“This was a really unique situation,” Somjee said. “People doing these studies with birds or other larger animals often have to have a huge amount of resources, and technology, and time and budgets to do that study, but here I was a person on a bicycle with calipers and I could get the same type of data.”

After this success, Somjee proposed a bigger version of the project for the next year. This time, he received funding. He returned with a car to drive to the field site and two UF undergrads in tow.

Somjee followed the social patterns of the insects he studied. In this social network analysis map, males are marked as blue and females are red. Somjee found that small males showed more shifts in their social behaviors than large males.

He also expanded the scope of his questions to energetics. He looked at the energetic cost of hind-leg development in males—who have much larger hind legs than females of the same species. He asked how metabolically expensive is the tissue in those legs? And what does it require just to maintain the legs as compared to the rest of the body?

Though Somjee’s focus is animal behavior, his approach is interdisciplinary. He uses theory and methods from physiology, biology and energetics in his research, and he says this helps him address complex questions in a creative way.

“Animal behavior is such a complex thing to get around that we need to pull theories and ideas from these different disciplines to understand what is going on,” he said. “That is the only way we can get some idea of what factors may be shaping these behaviors that are so diverse.”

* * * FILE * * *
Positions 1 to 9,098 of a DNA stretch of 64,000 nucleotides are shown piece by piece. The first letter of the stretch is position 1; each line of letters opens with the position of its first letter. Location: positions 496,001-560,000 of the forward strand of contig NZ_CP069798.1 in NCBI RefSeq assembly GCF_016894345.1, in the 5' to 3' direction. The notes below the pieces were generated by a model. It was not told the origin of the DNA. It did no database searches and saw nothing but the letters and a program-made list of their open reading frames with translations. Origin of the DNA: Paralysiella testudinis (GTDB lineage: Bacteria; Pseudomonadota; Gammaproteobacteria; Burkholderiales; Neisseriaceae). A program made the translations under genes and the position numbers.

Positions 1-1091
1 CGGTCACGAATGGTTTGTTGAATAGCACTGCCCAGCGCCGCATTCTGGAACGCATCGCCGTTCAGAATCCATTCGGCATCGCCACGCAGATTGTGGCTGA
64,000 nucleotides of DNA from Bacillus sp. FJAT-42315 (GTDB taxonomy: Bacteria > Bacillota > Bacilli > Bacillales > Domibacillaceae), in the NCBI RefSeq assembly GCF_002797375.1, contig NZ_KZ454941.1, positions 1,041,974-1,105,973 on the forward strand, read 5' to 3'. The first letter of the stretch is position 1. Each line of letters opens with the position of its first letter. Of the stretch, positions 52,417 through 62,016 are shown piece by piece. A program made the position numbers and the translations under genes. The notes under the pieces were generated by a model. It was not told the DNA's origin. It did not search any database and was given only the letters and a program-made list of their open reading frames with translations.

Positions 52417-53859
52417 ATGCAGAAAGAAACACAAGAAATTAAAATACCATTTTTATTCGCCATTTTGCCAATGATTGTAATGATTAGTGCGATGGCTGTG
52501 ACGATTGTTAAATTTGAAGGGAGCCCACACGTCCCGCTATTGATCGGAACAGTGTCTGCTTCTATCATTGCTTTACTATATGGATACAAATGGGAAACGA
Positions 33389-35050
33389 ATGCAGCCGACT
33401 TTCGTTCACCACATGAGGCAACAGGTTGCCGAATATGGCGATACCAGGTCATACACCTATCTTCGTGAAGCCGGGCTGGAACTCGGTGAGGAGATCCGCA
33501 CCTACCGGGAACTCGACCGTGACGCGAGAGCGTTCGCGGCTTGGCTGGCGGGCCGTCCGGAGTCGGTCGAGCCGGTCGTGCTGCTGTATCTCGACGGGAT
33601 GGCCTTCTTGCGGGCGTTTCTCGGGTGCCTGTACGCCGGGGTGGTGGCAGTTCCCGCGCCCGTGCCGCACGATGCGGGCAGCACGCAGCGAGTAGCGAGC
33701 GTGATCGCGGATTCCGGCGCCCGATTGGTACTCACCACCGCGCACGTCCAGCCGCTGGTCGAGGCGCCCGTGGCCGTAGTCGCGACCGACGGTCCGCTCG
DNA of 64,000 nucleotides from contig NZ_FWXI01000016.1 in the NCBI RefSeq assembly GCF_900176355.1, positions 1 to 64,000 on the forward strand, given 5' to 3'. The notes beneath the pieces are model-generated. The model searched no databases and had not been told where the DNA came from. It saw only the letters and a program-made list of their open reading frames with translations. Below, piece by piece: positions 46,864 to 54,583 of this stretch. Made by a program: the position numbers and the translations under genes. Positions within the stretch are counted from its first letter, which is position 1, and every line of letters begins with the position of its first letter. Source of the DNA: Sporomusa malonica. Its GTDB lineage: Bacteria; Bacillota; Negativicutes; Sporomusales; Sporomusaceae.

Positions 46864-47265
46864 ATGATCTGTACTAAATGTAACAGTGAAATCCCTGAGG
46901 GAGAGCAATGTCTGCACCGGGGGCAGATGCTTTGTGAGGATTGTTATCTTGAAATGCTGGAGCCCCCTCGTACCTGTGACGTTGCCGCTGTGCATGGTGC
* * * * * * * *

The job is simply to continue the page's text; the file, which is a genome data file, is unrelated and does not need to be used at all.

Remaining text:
Christine Miller, UF Professor of Entomology and Somjee’s advisor, said that SNRE was the perfect match for Somjee because it helped him synthesize information from multiple fields.

“It has been such fun to witness Ummat’s progress as a scientist and thinker these past years,” Miller said. “Ummat has an infectious curiosity about the world, one that is not limited to a discipline.”

Somjee said that part of his decision to join SNRE was for the opportunity to discuss the social context in which research is conducted. In his own career, he envisions a scientific future where field programs include many different kinds of people in the areas where he works.

“I think there is a lot of value to be gained from incorporating the different perspectives of people and different ways of thinking into the social fabric of what science is,” he said.

Somjee worked to do this during his research in Panama by recruiting volunteers from the local university to help with his project.

“Over the years, I have been able to mentor them,” he said. “A few of them have gone on and started Ph.D. programs. It’s rewarding for me."

Miller said that Somjee has a fresh and integrative perspective toward research that is inspiring and full of potential.

“I believe Ummat is just getting started, and it will be great to see what he discovers over the course of his career,” she said.

Somjee has accepted a prestigious three-year postdoctoral position through the Smithsonian Institute called the Earl S. Tupper Fellowship, where he will pursue a project looking at energetics and social networks. This particular fellowship is considered the most prestigious postdoc offered by the Smithsonian Tropical Research Institute.

“It’s something like complete freedom to pursue intellectual curiosity,” Somjee said. “That’s a dream.”

Created By
Hannah Brown


Photos and video from Ummat Somjee, Chris Johns & Wikimedia Commons